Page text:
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A Commentary on the Apocalypse, vol. 1
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A Commentary on the Apocalypse, vol. 1


Allen, Morrill and Wardwell, M. H. Newman 1845

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Written with the belief that Revelation is just as applicable and fresh as when it was composed, Stuart interprets this book from a historical and contextual point of view to discover what it means for Christians today. He examines the style and origin of Revelation with great care and attention to detail. Stuart wrote this book primarily for seminary students and the general reader, making it highly readable. And with over 500 pages in the first volume alone, Stuart also provides a comprehensive analysis as well.

A Commentary on the Apocalypse, vol. 1 is perfect for students, professors, historians, and anyone wanting a greater grasp on this divisive book of the Bible. With the Logos edition, all Scriptures are linked to the Bibles in your library, making study fast and easy.

Key Features

  • Presents a historical and contextual interpretation of the book of Revelation
  • Examines the style and origin of Revelation
  • Written for both seminary students and the general reader


  • General Remarks
  • Comparison of the Apocalypse with Other Scriptural Prophecies of a Similar Tenor
  • Are Views Similar to These to Be Found among the Heathen?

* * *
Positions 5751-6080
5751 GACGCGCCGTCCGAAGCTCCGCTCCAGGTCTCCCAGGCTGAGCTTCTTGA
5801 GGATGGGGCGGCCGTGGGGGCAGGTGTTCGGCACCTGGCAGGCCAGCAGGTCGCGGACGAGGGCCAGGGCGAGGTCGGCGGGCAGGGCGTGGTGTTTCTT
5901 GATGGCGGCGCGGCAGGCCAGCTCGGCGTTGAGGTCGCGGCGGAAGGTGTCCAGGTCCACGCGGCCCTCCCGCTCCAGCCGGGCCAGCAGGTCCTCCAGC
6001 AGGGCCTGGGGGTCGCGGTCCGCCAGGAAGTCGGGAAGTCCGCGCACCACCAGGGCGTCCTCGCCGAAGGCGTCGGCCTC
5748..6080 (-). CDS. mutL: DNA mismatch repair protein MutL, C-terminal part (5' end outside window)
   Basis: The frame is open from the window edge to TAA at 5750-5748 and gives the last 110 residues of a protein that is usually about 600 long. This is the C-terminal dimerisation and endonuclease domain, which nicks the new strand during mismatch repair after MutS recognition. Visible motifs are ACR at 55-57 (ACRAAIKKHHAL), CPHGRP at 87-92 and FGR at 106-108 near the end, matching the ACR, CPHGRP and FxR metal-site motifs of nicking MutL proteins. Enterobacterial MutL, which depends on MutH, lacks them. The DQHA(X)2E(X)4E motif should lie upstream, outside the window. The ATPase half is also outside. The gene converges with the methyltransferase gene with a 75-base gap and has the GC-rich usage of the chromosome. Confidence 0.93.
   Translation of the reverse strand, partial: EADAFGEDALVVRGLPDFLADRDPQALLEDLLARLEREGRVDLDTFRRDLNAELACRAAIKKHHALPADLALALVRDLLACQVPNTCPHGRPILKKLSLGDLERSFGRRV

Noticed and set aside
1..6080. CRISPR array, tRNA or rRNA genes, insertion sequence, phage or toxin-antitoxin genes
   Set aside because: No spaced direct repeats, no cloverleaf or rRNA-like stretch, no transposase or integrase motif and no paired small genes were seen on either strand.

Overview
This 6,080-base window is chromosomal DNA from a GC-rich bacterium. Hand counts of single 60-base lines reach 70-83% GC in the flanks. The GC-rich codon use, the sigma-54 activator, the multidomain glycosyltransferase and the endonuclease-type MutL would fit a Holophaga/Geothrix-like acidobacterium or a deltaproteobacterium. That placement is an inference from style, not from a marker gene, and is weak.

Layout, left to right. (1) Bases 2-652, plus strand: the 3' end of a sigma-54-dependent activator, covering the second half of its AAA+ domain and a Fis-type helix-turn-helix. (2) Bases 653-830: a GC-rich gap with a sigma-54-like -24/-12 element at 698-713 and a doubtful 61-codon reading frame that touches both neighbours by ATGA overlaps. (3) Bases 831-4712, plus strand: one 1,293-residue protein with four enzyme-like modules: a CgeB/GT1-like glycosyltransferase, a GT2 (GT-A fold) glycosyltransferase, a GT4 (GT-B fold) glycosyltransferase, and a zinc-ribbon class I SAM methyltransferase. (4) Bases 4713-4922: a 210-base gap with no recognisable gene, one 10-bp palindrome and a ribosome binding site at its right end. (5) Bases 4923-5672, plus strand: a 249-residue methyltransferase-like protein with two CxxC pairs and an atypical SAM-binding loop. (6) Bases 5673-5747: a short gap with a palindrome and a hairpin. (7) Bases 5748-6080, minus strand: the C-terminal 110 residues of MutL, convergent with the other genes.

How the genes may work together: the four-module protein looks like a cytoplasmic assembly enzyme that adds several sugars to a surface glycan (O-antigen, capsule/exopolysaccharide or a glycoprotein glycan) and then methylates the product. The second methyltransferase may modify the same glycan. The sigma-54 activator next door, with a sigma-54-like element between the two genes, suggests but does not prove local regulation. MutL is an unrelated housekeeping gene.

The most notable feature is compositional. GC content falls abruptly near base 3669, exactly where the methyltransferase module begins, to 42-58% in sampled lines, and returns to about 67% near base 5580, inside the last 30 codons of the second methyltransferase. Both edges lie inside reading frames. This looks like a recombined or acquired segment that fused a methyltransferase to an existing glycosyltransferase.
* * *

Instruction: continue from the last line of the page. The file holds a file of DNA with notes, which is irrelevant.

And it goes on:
• Estimation in Which the Apocalyptic Style of Prophecy Was Held, at the Time When the Revelation Was Composed
  • Apocryphal Apocalypses Which Are Not Known to Be Now Extant
  • Apocryphal Revelations Still Extant
  • Peculiar Form and Arrangement of the Apocalypse
  • Is the Apocalypse a Drama?
  • Object of the Book
  • Economy of the Apocalypse, or Manner in Which the Plan is Developed?
  • Aesthetical Character of the Apocalypse
  • Hermeneutical Principles Necessary to the Proper Interpretation of the Apocalypse
  • Original Readers of the Apocalypse, and Their Circumstances
  • Original Language of the Apocalypse
  • Peculiar Characteristics of the Language and Style of the Apocalypse
  • Place and Time of Writing the Apocalypse
  • Author of the Apocalypse
  • Result of Historical Testimony
  • General Remarks on the Alleged Indirect Testimony against the Apostolic Origin of the Apocalypse
  • Principles to Be Regarded in Judging of the Style and Diction of the Apocalypse
  • Particular Examination of Objections Drawn from the Style, Diction, Etc., of the Apocalypse
  • Internal Evidence in Favour of John as the Author
  • Result
  • Brief Examination of Other Views Respecting Authorship
  • Unity of the Book; Different Opinions Examined
  • Canonical Rank and Credit of the Apocalypse
  • Historical Sketch of the Exegesis of the Book
  • Is the Apocalypse Designed and Adapted for the Use of the Christian Church in Every Age?
  • Does the Plan of the Apocalypse Involve an Anachronism?

Product Details

  • Title: A Commentary on the Apocalypse, vol. 1
  • Author: Moses Stuart
  • Publisher: Allen, Morrill and Wardwell
  • Publication Date: 1845
  • Pages: 507

About Moses Stuart

Moses Stuart was an American Bible scholar, born in Connecticut. He was also a pastor and professor at Andover Theological Seminary. Called the “father of exegetical studies,” Stuart also trained over 100 missionaries. In addition to this commentary, Stuart also wrote Conscience and the Constitution, Commentary on the Epistle to the Hebrews, Commentary on the Epistle to the Romans, and Winer’s Greek Grammar of the New Testament.

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